Around Arizona: Southern Exposure

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Get caught up on all the big news from the southern part of our state in our monthly segment, “Southern Exposure” with Tucson Weekly senior writer Jim Nintzel.

Ted Simons: Each month we look at issues affecting the southside of our state in our series southern exposure. Here now is Jim Nintzel, senior writer for the Tucson weekly. Welcome back.

Jim Nintzel: Always a pleasure.

Ted Simons: Good to hear because we like having you here. Let's start with having you here talking about congressional district 2, barber versus McSally. How is it shaping up?

Jim Nintzel: Big rematch in congressional district 2 down there. Ron Barber and Martha McSally went at it in 2012, one of the closest races in the country, she lost by only about 2500 votes. She has been very aggressive in getting her campaign off the ground for this year, easily won with about 70% of the vote in the Republican primary last week. It's going to be one of the closest watched races in the country I think. You've got a district that is split one-third Democrat, one-third Republican, one-third independent. I think you'll see both trying to grab that middle ground and try to show that they are the ones who are going to work across the aisle and try to build bipartisan solutions to the challenges facing the country.

Ted Simons: The shadow of Gabrielle Giffords. How much is that still a factor in that race?

Jim Nintzel: It depends who you talk to. I think what you call the persuadable voters down there, the ones you really have to win over, I don't think the Gabrielle Giffords factor has a lot to do with winning those voters over. Talking with the Barber campaign they said that when they have done polling that's not a big factor although you will see Gabby have a presence in the race, I understand her group, the Americans for responsible solutions, is going to be going up with ads if they haven't already in that district in support of Ron Barber.

Ted Simons: Congressional district 1, that massive district, half the state it seems, it's set now Tobin versus Kirkpatrick. Thoughts.

Jim Nintzel: Very difficult race for Andy Tobin. They have been counting votes all since election day. They finally his opponent Gary Keanny conceded in that Republican primary. I think Andy Tobin comes out of that race without a lot of money. He had about 80 grand and Ann Kirkpatrick had about 1.3 million as of early August in that campaign. She definitely has a big advantage there. But you'll see both the democratic congressional campaign committee and the Republican national Republican congressional committee coming in. Already up on the air with ads attacking both those candidates. So I think we'll see a lot of mud slinging. A lot of attacks on Kirkpatrick's side saying she supports Obamacare, voted to raise the debt limit, things of that nature, linking her to Nancy Pelosi. On the other side Tobin faces attack ads about his cuts to education when he was speaker of the House of Representatives here in Arizona. So I think Kirkpatrick probably has the advantage there. It's a slightly democratic district. She certainly has the financial advantage.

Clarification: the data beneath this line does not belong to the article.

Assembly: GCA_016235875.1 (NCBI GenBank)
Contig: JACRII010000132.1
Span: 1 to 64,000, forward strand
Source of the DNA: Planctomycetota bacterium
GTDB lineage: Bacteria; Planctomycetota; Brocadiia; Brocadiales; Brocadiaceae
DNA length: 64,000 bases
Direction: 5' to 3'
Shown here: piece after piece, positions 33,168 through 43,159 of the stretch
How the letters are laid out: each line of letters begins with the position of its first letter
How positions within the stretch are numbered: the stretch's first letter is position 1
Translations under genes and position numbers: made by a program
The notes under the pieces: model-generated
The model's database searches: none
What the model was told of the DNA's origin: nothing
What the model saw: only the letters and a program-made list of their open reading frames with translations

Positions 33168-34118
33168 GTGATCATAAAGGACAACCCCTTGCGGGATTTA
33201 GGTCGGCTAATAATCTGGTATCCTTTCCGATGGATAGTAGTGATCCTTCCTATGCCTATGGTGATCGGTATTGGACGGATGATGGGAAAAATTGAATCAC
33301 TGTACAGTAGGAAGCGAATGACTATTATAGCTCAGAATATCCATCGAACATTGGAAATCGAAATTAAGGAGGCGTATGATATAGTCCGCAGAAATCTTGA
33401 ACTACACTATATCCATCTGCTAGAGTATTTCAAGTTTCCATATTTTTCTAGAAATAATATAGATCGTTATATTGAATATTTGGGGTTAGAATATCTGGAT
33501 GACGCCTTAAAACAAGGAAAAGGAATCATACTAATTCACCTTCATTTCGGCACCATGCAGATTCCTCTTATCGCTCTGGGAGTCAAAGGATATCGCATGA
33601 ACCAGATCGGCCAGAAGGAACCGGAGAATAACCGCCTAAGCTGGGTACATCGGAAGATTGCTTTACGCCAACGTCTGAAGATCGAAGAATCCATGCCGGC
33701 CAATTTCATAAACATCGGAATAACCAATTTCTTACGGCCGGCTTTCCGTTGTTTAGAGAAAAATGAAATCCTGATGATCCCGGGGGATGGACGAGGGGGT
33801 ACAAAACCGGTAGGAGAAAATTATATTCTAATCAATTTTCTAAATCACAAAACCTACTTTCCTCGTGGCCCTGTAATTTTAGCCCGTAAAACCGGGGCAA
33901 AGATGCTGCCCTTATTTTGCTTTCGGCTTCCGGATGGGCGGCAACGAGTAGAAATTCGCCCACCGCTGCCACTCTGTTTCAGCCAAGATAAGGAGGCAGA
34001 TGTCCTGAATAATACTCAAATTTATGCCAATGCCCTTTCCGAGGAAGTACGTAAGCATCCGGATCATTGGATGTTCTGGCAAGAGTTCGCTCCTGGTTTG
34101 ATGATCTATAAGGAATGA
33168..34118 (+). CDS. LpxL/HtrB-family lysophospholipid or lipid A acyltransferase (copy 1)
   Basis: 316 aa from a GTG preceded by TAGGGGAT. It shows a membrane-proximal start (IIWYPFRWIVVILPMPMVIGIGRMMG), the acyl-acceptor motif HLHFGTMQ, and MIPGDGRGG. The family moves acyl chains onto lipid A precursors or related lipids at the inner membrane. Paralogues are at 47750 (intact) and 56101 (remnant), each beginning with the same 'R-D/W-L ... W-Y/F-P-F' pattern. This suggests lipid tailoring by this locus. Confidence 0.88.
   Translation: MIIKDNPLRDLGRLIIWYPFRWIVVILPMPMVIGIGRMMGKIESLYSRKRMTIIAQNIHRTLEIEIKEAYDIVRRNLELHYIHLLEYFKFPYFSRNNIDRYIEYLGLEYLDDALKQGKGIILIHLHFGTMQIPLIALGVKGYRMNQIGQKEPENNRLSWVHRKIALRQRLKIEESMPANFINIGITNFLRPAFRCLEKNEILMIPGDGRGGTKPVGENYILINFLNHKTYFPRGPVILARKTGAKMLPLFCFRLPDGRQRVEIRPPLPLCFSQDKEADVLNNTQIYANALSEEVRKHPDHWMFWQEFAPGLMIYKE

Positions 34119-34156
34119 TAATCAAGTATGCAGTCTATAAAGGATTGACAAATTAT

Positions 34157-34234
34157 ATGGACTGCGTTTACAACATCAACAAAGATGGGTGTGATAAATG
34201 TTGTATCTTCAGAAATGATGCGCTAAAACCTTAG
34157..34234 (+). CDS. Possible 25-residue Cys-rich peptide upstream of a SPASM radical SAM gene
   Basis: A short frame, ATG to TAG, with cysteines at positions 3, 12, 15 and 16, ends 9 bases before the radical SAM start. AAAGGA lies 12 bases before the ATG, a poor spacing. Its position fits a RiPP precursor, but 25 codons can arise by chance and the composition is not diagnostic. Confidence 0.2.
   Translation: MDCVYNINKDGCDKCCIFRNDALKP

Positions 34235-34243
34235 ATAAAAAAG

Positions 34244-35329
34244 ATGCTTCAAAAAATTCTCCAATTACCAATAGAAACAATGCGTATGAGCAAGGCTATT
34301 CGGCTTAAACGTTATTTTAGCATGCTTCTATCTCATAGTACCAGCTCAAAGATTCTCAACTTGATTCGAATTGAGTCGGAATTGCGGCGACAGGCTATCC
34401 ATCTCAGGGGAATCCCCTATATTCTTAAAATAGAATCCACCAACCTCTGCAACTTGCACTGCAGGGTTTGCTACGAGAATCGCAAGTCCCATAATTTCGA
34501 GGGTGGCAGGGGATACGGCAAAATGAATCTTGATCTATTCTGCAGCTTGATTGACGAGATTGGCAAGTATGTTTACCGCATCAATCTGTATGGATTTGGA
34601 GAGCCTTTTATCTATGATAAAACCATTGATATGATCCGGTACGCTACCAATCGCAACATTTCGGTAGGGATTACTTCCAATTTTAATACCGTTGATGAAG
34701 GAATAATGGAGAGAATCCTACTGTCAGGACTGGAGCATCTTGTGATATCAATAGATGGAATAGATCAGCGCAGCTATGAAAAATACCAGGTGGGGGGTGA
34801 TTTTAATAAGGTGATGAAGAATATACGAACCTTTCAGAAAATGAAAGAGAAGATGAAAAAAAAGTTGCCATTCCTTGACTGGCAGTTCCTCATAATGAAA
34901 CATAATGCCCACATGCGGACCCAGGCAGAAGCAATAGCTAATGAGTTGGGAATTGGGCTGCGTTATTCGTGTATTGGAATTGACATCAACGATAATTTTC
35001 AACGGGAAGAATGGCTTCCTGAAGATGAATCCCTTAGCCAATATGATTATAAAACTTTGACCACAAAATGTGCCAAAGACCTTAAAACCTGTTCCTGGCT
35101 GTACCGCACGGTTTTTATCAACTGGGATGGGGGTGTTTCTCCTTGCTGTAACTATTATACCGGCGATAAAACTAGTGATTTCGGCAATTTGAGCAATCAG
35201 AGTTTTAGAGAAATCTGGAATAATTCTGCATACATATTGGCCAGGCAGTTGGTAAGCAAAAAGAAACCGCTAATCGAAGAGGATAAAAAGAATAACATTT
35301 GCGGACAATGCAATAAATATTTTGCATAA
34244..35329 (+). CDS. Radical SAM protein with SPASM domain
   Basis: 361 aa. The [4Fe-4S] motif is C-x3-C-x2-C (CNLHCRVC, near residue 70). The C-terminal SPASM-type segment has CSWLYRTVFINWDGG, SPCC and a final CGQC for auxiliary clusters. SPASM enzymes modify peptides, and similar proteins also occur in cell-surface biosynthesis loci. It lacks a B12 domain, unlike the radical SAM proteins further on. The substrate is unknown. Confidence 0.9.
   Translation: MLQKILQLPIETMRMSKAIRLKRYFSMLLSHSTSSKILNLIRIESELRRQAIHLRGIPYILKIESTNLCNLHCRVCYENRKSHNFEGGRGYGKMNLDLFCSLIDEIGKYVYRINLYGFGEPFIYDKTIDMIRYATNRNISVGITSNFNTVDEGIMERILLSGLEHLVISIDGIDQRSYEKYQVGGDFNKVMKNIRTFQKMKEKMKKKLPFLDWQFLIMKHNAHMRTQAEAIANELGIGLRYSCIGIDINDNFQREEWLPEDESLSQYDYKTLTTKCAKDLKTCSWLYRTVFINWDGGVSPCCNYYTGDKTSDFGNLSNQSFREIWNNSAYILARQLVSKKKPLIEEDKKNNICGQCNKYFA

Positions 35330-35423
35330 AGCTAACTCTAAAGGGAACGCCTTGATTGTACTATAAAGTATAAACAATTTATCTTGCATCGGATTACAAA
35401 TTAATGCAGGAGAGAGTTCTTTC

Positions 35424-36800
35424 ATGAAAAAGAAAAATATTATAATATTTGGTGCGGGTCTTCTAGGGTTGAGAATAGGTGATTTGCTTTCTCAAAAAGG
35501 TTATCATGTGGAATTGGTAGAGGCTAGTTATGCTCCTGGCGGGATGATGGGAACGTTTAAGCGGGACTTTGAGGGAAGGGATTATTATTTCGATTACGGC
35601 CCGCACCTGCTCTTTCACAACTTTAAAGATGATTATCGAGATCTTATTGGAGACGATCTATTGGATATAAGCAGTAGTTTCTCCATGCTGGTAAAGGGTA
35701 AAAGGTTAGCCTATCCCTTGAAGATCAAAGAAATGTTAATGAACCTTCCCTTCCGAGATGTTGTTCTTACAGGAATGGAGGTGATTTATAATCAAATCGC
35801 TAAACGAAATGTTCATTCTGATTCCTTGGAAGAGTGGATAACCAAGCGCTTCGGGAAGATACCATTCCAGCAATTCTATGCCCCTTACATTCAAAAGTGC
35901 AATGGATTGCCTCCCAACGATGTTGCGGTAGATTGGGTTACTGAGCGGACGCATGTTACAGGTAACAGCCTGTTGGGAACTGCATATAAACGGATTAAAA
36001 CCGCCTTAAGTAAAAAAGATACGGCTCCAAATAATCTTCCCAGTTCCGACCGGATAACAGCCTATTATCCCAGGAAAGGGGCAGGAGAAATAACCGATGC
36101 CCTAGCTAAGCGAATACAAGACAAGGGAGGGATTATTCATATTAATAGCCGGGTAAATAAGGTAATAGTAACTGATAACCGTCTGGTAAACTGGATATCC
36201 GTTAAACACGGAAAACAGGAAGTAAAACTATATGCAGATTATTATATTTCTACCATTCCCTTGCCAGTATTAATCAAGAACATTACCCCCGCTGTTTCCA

Ted Simons: Statewide races, Democrats -- common sense says Democrats have to win big in Tucson. How much stumping are we expecting from some of the statewide candidates?

Jim Nintzel: I think a lot of them down there. We have already seen Fred Duval opening up a Fred quarters. Had a full house down there. It's interesting to see his message is all about education and he's got Grant Woods, the former Republican Attorney General, chairing his campaign, so a lot of crossover effort to reach out to Republicans and independents on the part of Fred Duval. The Ducey campaign was down there as well, a lot of Republican candidates are to swing through Southern Arizona last week.

Ted Simons: Before we leave politics, the leanings in southern Arizona, Cochise County, Pima County, Yuma, Santa Cruz County. We think of Tucson as democratic as somewhat liberal. What about the others?

Jim Nintzel: Santa Cruz County very democratic County. That's the one where you'll find Nogales and Cochise County tends to lean a little more Republican. Yuma County tends to lean Democrat although it's relatively close. I would say the southern part of the state leans more democratic but there are certainly Republican strongholds within that area.